Fred A. Wilcox
Fred A. Wilcox is a retired associate professor in the writing department at Ithaca College. He is the author of six books on issues including the Vietnam War, nuclear power, and the Plowshares Movement. Two of his books discuss the effects of Agent Orange, a defoliant used extensively during the war.
Life and career
Wilcox was born in Des Moines, Iowa. He graduated from the University of Iowa where he studied Sociology and English. He earned an MFA from the Iowa Writers' Workshop and a doctorate in English and Expository Writing from SUNY Albany.
Books on Agent Orange
His first book on the subject, Waiting for an Army to Die (ISBN 978-0932020680), recounts the effects of the chemical defoliant Agent Orange on US troops during and after the Vietnam War. The chemical was used to eliminate the dense foliage of the forests in Vietnam, which the US military believed provided cover to enemy fighters. Wilcox follows the lives of US veterans who argue that the chemical was toxic, citing health conditions including cancer and fetal deformations. The book helped bring to light the issue of Agent Orange in the United States when it was first published in 1983.
Jon W. Mitchell wrote in The Asia-Pacific Journal: Japan Focus: "In 1989, Fred A. Wilcox chronicled the struggles that US veterans faced in receiving recognition for their exposure to Agent Orange during the Vietnam War in the book Waiting For An Army to Die. Twenty-two years later, the title still encapsulates the attitude adopted by the Pentagon and the VA towards former service members citing exposure to dioxins on Okinawa." George Claxton, Chair Emeritus of the National Agent Orange/Dioxin Committee of Vietnam Veterans of America, wrote in a book review in Agent Orange Zone, "In the past thirty three years I have read every book published on the tragedy of Agent Orange and dioxin. Beyond a doubt, Scorched Earth ... is one of the most informative works of truth released on the market."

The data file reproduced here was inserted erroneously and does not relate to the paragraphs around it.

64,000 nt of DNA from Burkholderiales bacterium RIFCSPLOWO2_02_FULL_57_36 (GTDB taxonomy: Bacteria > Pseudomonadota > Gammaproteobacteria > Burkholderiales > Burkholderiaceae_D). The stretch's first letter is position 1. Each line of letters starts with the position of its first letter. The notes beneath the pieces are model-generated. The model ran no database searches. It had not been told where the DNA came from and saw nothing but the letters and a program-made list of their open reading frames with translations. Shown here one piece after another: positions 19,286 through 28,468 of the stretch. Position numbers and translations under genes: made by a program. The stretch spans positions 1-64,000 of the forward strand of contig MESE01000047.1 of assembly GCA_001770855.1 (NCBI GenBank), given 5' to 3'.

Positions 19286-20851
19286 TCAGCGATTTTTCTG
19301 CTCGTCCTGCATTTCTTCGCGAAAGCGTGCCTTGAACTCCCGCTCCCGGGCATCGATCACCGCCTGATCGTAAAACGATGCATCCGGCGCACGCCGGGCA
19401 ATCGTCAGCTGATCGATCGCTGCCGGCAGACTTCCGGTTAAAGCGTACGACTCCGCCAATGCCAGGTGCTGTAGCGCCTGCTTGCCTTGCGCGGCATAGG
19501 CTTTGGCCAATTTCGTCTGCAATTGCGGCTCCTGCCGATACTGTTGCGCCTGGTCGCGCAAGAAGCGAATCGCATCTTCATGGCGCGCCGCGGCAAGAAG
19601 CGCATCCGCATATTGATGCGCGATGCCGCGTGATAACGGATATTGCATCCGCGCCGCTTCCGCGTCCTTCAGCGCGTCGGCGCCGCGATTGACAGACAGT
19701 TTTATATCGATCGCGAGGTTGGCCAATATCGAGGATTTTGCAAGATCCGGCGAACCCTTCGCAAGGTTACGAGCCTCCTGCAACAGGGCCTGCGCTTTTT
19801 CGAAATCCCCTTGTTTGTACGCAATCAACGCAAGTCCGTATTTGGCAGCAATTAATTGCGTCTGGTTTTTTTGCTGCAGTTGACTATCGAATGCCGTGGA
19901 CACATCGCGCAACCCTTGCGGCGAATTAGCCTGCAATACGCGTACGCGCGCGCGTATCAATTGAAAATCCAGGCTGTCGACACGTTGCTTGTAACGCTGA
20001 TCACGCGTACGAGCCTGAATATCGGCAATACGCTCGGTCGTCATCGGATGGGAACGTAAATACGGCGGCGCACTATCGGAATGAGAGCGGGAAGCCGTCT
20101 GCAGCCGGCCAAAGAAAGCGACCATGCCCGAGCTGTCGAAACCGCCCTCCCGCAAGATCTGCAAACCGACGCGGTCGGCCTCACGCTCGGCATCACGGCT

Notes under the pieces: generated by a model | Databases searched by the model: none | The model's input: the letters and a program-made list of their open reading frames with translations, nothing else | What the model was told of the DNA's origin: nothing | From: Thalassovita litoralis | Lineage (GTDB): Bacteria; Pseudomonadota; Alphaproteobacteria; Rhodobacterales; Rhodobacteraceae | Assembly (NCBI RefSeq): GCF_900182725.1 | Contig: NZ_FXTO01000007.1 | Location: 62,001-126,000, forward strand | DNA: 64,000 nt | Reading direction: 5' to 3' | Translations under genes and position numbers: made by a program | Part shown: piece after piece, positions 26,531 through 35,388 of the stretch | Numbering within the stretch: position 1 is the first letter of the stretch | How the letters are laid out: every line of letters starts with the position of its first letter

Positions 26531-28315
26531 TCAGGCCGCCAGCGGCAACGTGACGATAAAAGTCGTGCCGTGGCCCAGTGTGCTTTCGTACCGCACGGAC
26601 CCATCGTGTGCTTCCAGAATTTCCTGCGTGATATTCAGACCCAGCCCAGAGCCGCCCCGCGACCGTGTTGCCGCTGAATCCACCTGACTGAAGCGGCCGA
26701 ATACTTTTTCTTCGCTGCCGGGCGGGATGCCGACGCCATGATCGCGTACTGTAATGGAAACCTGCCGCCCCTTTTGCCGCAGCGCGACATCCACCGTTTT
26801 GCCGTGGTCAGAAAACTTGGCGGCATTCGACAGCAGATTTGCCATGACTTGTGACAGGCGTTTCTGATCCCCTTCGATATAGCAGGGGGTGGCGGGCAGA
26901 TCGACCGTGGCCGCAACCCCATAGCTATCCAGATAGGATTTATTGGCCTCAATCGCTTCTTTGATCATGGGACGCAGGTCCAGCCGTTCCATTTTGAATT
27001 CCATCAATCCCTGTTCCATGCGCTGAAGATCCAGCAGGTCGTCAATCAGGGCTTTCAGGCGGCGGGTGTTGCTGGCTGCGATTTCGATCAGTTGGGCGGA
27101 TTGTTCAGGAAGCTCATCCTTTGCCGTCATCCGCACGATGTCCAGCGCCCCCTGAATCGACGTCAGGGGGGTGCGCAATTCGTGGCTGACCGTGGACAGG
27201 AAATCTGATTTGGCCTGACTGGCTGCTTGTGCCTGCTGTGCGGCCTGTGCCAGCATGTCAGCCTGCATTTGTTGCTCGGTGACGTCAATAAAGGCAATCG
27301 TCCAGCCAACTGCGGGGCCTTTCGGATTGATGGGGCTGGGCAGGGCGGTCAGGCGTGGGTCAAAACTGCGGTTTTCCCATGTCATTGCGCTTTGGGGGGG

In 2011 Wilcox published Scorched Earth (ISBN 978-1609801380), a continuation of the issues he addressed in Waiting for an Army to Die. In it he examines the effects of Agent Orange on the Vietnamese people and their natural environment. Wilcox traveled with his son, Brendan Wilcox, whose photos accompany Wilcox's text, to Vietnam to interview individuals and families suffering from many health issues related to Agent Orange exposure. The conditions include Hodgkin's lymphoma, chloracne, severe birth-defects and various types of cancer, among others.
About the book, Evaggelos Vallianatos wrote in The World Post (a partnership of The Huffington Post and Berggruen Institute on Governance,"It is eloquent, thought provoking, absorbing, daring, moral, and necessary. It is a jolt to historical amnesia. It tells what chemical warfare did to Vietnam -- and, to a lesser degree, America."
Books on peace and activism
Wilcox's 1991 book Uncommon Martyrs: The Plowshares Movement and the Catholic Left is a portrait of some of the primary figures in the movement named from the biblical command to "beat swords into plowshares." Led by radical priests Philip and Daniel Berrigan, it included many well-known Catholic peace activists who engaged in many acts of civil disobedience in their attempts to stop the Vietnam War.
Wilcox is also the author of a novel, Secrets, a memoir, Chasing Shadows: Memoirs of a Sixties Survivor, and shorter essays and nonfiction works.
Written by Wilcox
- Waiting for an Army to Die: The Tragedy of Agent Orange (Random House 1983, Seven Stories Press 2011)
- Uncommon Martyrs (Addison-Wesley 1991)
- Chasing Shadows: Memoirs of a Sixties Survivor (The Permanent Press 1996)
- Fighting the Lamb's War: Skirmishes with the American Empire (the autobiography of Philip Berrigan) (Common Courage Press 1996)
- Scorched Earth: Legacies of Chemical Warfare in Vietnam (Seven Stories Press 2011)
Secrets (Split Oak Press 2012)
Edited by Wilcox
- Grass Roots: An Anti-Nuke Source Book (Crossing Press 1982)
- Disciples & Dissidents (Haleys 2000)
- Ithaca College: Faculty
- Rebekah Wilce, "Through the Toxic Mirror: Vietnamese and Americans Continue to Suffer Effects of Agent Orange" PRWatch. September 12, 2012.
- George Claxton
-  Evaggelos Vallianatos, "Vietnam in the Aftermath of a Chemical Holocaust."
Reference 2: Note that Wilce makes the incorrect assertion that Wilcox "broke" the story of Agent Orange. He did not, but this book uncovers much new information about its use and effects on U.S. soldiers and personnel in Vietnam during and after their service there.